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How to Write a Eulogy

It is never easy to write a eulogy. Hopefully, this advice at least makes it a little easier so that the experience is as positive as it can be.
How to Write a Eulogy

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Many people dread regular day-to-day writing, so it’s no surprise very few people approach writing a eulogy with a sense of confidence or desire to take on the task. Truth be told, a eulogy is one of the most difficult things you’ll have to write. 

If you find yourself in the tough position of having to write a eulogy here are a few pieces of advice and insights that can make the process easier from start to finish. 

Do You Really Need to Write a Eulogy?

Since a eulogy isn’t published anywhere, does it need to be written down? Technically, the eulogy doesn’t have to be written. Plenty of eulogies over the course of history were given on the spot with little to no preparation. But writing out your thoughts is a very good idea.

A eulogy should be heartfelt and not sound rehearsed, but you also want to have your thoughts collected so that it’s coherent and makes the best use of the little time you have. Writing out a brief eulogy that you can review before the service will help you gather your thoughts and feel more prepared to deliver the eulogy.

How Eulogies Are Different Than Obituaries

Anyone who has written an obituary luckily had a basis for what they were doing since most adults have seen obituaries in the newspaper or read one online. And while you may have heard a eulogy, it’s not there for reference when you need to write one like obituaries are.

That’s just one key distinction between eulogies and obituaries. Below are a few more.  

Written and Spoken

Writing a eulogy is different than writing an obituary. An obituary is strictly in print either in the newspaper and/or online. A eulogy is spoken during the memorial service. The idea of pairing public speaking with emotional remembrances makes writing a eulogy incredibly difficult for some people. 

More Personal 

Eulogies tend to be more personal than an obituary. Obituaries can include personal stories, but they aren’t quite as intimate as a eulogy.

For starters, an obituary is meant to inform others of a person’s death more than anything else. They include specifics like the date of the death, the names of surviving relatives and where the funeral services will be held.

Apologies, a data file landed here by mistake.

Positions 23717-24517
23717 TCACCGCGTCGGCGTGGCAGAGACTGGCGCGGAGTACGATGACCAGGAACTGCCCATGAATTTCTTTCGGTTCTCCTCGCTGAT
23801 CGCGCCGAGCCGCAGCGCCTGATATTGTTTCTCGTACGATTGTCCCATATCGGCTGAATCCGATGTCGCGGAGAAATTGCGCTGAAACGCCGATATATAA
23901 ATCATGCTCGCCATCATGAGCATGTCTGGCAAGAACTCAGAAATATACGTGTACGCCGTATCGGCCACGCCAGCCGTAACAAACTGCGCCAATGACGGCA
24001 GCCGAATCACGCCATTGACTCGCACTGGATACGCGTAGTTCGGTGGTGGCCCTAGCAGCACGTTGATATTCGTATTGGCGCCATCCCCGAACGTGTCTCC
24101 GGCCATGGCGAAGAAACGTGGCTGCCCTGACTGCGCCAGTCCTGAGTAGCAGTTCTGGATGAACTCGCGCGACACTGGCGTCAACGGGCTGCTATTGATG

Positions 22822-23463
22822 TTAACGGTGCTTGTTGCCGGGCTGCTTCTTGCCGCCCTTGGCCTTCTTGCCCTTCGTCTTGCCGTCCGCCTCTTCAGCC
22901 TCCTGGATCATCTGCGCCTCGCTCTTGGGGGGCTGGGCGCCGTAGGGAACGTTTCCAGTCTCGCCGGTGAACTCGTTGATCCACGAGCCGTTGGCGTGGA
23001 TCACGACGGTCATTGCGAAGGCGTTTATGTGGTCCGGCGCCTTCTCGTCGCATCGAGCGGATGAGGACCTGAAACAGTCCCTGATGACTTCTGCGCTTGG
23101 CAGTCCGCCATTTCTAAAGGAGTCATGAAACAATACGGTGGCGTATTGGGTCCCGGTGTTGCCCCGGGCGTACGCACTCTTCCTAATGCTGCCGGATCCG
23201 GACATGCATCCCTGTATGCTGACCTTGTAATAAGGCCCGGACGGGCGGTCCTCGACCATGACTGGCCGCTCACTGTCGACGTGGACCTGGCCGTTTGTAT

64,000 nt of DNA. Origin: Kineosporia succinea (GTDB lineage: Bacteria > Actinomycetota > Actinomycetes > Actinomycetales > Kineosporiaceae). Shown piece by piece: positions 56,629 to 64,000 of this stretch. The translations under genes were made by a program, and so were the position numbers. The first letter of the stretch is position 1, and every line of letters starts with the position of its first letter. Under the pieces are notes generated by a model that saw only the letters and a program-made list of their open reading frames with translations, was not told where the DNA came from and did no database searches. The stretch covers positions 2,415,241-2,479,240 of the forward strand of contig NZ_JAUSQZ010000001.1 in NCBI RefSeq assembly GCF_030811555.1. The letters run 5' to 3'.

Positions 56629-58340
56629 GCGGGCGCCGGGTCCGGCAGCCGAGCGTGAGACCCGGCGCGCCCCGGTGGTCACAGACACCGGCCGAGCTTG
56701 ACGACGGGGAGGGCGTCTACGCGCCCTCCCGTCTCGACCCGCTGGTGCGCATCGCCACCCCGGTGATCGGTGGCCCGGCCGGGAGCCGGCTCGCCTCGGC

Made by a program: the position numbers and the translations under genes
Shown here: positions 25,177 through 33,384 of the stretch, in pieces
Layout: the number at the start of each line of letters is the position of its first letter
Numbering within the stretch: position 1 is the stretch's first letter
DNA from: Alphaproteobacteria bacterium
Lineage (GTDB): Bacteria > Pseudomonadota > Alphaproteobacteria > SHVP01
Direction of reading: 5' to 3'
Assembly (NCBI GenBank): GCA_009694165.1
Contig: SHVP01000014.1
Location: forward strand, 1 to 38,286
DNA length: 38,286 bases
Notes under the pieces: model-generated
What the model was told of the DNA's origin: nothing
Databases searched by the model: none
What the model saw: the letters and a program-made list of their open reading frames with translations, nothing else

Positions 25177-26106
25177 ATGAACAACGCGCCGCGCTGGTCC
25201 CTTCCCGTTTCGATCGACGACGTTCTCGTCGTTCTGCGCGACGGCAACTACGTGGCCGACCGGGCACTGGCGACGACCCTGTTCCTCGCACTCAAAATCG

None of these matter-of-fact details are included in a eulogy. Instead, it’s a reflection of the person’s life told through stories and recollections. It’s a personal account of your experiences with them and what they meant to you. 

Our Top 3 Pieces of Eulogy Advice

After more than 20 years in the funeral industry we’ve heard more eulogies than most people. We’ve also helped many people through the process. This is the advice we give our clients when they aren’t sure what to write. 

Find Something Specific

Find a specific event, conversation or accomplishment that is memorable and make that the centerpiece for your eulogy. Focus on what made that specific thing so special and stand out in your mind.

Don’t Shy Away From Happiness or Hope

Too often people think a eulogy has to be serious and somber because it’s part of a funeral service. The truth is, some of the most memorable and heartfelt eulogies are humorous. A eulogy can even be inspiring and make people hopeful despite the loss of a loved one. During such a somber time a little ray of hope and happiness is appreciated by everyone. 

Know That It’s Okay to Get Emotional

Many people are understandably uncomfortable with the idea that they may get emotional in the middle of giving the eulogy. Honestly, no one is expecting you to be perfectly composed the whole time. Getting emotional is perfectly fine. If it’s something you’re worried about writing the eulogy out and practicing can help you know where you might get emotional so you can give yourself a moment.

Picture of Marlaena Gonzales

Marlaena Gonzales

Funeral Director
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